The 5 P's

Circulation Assessment Acronym

Authors:Lily Guo,Jessica Reynolds, MS

Editors:Alyssa Haag,Józia McGowan, DO,Kelsey LaFayette, DNP, RN

Copyeditor:Stacy M Johnson, LMSW

What is the 5 P's acronym?

The 5 P's is an acronym used in neurovascular assessment, a routine test performed by clinicians to assess for neurovascular compromise, impaired blood flow to the extremities, and damage to the peripheral nerves. It is often used to detect compartment syndrome, a painful condition resulting from blood accumulation in an enclosed muscle space, such as in the arm or leg. Compartment syndrome warrants immediate medical treatment since it can lead to permanent muscle and nerve damage, and even death. 

The 5 P's of circulation assessment written out on the left with illustrations to the right.

What are the 5 P's of circulation assessment?

The 5 P's of circulation assessment includes pain, pallor, pulse, paresthesia, and paralysis. 

Pain is assessed on a standardized scale typically from 0 to 10, with 10 being the worst pain ever experienced. Under typical conditions, pain should primarily be localized to the injury site and not be out of proportion to the severity of the injury. 

Pallor refers to the skin tone of the affected limb. Any deviation from the individual’s typical skin tone, especially blue or purple in color, can be indicative of compromised blood flow. A comparison should be made with the unaffected limb. Capillary refill time refers to the time it takes for blood to reperfuse to a body part after pressure. 

Pulse, specifically the radial, dorsalis pedis, and posterior tibial pulses, are checked to ensure proper blood flow. Depending on the source, pulses are rated on a scale of 0 to 4+, with 0 indicating no pulse and 4+ indicating a bounding pulse (i.e., strong pulsation that does not disappear with moderate pressure). A grade of 3 is considered an expected finding. 

Paresthesia refers to the sensation of numbness and tingling, which can be indicative of neurological trauma. Additionally, individuals may report diminished sensitivity to touch or feeling “pins and needles” on the affected limb.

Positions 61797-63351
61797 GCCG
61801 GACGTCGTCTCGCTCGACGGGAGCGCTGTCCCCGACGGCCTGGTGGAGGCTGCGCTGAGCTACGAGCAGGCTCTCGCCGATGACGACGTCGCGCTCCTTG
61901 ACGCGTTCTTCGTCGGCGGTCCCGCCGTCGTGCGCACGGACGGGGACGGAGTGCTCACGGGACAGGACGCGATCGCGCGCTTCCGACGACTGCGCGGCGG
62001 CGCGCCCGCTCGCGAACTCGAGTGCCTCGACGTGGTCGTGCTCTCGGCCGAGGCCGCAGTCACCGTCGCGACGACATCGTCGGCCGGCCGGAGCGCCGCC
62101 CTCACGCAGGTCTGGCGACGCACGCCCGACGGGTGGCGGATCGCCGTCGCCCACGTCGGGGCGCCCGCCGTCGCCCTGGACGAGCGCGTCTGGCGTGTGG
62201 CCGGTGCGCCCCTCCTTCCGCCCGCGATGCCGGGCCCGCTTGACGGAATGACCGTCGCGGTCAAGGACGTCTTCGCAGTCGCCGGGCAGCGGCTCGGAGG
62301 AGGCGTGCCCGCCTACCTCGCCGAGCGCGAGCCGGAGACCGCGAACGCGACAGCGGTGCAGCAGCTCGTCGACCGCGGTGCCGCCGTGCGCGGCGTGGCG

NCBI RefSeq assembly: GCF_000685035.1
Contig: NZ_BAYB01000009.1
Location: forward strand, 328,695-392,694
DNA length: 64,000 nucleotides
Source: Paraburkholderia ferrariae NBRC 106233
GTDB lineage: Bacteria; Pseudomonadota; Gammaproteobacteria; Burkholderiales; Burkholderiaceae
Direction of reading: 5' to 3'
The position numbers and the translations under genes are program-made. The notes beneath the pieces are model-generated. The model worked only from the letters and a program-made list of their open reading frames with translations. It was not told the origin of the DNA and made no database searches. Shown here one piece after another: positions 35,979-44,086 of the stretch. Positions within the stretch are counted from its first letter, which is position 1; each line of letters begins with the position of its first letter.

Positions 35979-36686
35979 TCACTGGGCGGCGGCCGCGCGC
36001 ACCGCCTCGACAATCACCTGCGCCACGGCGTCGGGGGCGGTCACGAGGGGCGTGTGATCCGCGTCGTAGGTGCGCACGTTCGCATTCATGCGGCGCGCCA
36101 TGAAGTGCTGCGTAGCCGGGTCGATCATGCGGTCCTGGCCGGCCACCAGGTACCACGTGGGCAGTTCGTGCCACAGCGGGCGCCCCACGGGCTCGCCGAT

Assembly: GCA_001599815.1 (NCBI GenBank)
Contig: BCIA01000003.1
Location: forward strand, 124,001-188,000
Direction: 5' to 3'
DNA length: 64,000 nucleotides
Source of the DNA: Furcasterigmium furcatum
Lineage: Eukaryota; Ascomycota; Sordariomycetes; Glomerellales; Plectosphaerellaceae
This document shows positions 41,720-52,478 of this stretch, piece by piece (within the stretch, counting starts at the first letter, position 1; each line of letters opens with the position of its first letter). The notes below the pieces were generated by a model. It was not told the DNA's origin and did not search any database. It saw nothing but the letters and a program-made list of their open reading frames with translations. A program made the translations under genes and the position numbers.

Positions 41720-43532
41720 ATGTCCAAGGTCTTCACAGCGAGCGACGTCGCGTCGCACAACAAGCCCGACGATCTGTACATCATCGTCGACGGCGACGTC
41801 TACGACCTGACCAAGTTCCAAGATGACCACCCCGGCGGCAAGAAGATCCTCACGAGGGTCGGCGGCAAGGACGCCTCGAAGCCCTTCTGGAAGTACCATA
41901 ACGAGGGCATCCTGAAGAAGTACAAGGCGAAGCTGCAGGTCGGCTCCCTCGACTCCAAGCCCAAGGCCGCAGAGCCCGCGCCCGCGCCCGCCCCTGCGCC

Lastly, paralysis refers to the inability to move the affected limb. 

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How does compartment syndrome affect the 5 P's?

Compartment syndrome is a painful condition where bleeding and swelling within a limb limits blood flow and oxygen and nutrients to the muscles and nerves. This occurs due to impairment of the fascia’s ability to expand and stretch. Acute compartment syndrome is commonly due to trauma, such as a motor vehicle accident or a crush injury. Compartment syndrome of the leg is widely due to tibial shaft fracture, which requires significant force, such as from a motor vehicle accident. This is in contrast to chronic compartment syndrome, which is associated with overexertion during exercise. Severe pain is typically the first indicator of compartment syndrome. The compromised extremity may become tense and edematous due to blood accumulation, increasing the pressure on nerve fibers. This results in pain that may feel disproportionate to the visible injury. Pallor and pulselessness occur due to compromise of arterial perfusion as the limb swells, and bloody supply is occluded. Notably, it can be expected for arterial pulses and regular capillary refill to persist even in the presence of prolonged and severe compartment syndrome. 

Paresthesia and complete paralysis may occur in the later stages of compartment syndrome. If the pressure in the compartment continues to increase, neuronal tissue can become ischemic, resulting in nerve dysfunction and paresthesia. In addition to feeling “pins and needles," the individual may report loss of light touch sensation, which may be assessed with a two-point discrimination test or pinprick testing. If tissue ischemia persists for more than four hours, motor function may deteriorate, resulting in paralysis of the affected limb. These functional losses may be irreversible after eight to 24 hours of tissue ischemia. In addition to feeling “pins and needles," the individual may report loss of light touch sensation, which may be assessed with a two-point discrimination test or pinprick testing. 

What are the most important facts about the 5 P's acronym?

The 5 P's acronym is used systematically in a neurovascular assessment to assess compartment syndrome's presence. The P's refer to pain, pallor, pulse, paresthesia, and paralysis. Pain is commonly rated on a 10-point scale and can be disproportionately severe in the case of compartment syndrome. Pallor refers to the appearance of the skin and whether it appears as though blood is appropriately reaching the affected body part. Signs of poor perfusion include blue or purple discoloration that only affects the compromised limb(s).

Similarly, an absent pulse indicates poor perfusion and may be experienced during the later stages of compartment pressure. Pulse is graded on a four-point scale, with three being within normal limits. Paresthesia is the presence of an abnormal sensation, such as numbness and tingling, and may occur as a symptom of nerve damage. Lastly, paralysis refers to the absence of movement and can happen if compartment syndrome has gone untreated for approximately four hours. 

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Related links

Compartment syndrome
Neurovascular assessment

Resources for research and reference

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